U.S. Pat. No. 6,262,637 discloses a BAW duplexer that is composed of two separate bandpass filters for the transmission and reception domain. Both filters are soldered on a printed circuit board and electrically connected to an additional circuit of discrete elements that is likewise applied on the printed circuit board, so that the overall structure can be considered to be a three-port structure. Each of these BAW filters is composed of a ladder-type arrangement of individual acoustic resonators. Each resonator contains a piezoelectric layer that has both sides provided with electrode layers in which a cavity for reflecting an acoustic wave back into the resonator is arranged between the multi-layer resonator structure and a carrier substrate lying below this.
These BAW components require an electrical matching network for matching to their circuit environment, as already indicated above. Such a matching network can comprise inductors, capacitors and delay lines and primarily serves for matching the impedance of a component to the outside environment.
It is known that a BAW component (for example, a duplexer constructed of BAW components) can be provided with a matching network arranged on a printed circuit board (see U.S. Pat. No. 6,262,637). Due to a high space requirement and due to high manufacturing costs, however, such an arrangement is disadvantageous compared to currently available duplexers. Moreover, the electrical properties of such a component are very sensitive with respect to the relative, mutual arrangement of the filter and matching elements required for the duplexer function that are arranged on the printed circuit board.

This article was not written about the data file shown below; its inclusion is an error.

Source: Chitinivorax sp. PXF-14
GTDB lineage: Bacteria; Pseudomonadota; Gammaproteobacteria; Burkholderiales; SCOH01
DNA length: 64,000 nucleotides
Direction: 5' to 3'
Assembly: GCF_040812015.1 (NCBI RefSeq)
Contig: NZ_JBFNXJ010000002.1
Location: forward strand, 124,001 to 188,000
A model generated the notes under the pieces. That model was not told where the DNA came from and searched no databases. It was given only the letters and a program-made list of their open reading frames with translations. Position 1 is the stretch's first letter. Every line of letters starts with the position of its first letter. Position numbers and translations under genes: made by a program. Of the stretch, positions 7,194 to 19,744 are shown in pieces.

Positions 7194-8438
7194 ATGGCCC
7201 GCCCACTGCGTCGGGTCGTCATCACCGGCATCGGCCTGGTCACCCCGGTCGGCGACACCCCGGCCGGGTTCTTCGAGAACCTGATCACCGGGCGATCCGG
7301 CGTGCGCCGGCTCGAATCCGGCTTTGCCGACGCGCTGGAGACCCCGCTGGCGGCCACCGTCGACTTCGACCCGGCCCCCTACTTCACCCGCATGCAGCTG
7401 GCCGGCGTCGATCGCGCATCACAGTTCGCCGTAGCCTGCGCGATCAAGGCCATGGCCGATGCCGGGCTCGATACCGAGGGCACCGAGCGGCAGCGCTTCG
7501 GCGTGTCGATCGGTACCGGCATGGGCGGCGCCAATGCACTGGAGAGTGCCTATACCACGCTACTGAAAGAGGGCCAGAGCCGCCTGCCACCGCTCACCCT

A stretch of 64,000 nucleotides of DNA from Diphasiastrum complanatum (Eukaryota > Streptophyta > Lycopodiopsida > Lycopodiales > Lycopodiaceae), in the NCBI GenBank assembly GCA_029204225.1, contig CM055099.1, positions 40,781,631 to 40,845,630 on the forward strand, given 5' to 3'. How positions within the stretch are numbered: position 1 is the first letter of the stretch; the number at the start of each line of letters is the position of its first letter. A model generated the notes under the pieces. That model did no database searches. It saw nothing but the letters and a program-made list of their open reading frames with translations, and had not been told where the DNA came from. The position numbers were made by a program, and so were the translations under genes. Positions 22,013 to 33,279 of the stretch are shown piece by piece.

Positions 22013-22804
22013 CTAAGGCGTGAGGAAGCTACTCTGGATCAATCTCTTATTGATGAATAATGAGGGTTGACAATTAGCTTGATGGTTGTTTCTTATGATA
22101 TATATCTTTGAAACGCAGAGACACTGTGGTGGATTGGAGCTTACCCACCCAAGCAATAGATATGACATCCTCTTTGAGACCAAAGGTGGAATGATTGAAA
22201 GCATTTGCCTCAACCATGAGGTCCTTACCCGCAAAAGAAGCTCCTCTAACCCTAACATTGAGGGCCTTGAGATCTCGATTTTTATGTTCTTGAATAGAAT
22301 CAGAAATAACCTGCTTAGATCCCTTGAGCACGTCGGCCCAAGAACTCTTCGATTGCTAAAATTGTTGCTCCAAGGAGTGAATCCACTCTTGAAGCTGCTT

It is known that matching networks in BAW components are implemented as integrated networks in which the circuit elements forming the network are integrated together in a multi-layer substrate. For example, the integrated circuit elements can be a component part of a duplexer circuit.
It is known that a SAW component (chip) having a multi-layer carrier substrate (of, for example, ceramic) that comprises integrated matching elements can be secured and electrically connected using a flip-chip arrangement or by wire bonding. One disadvantage of SAW components is that they have a short service life given high transmission power applied in terminals of mobile communication. A further disadvantage of the SAW duplexers is that the edges of the pass bands do not drop off steeply enough in their transfer function, for example, which is why SAW duplexers are not considered for applications with a slight spacing between the center frequencies of the transmission and reception domains.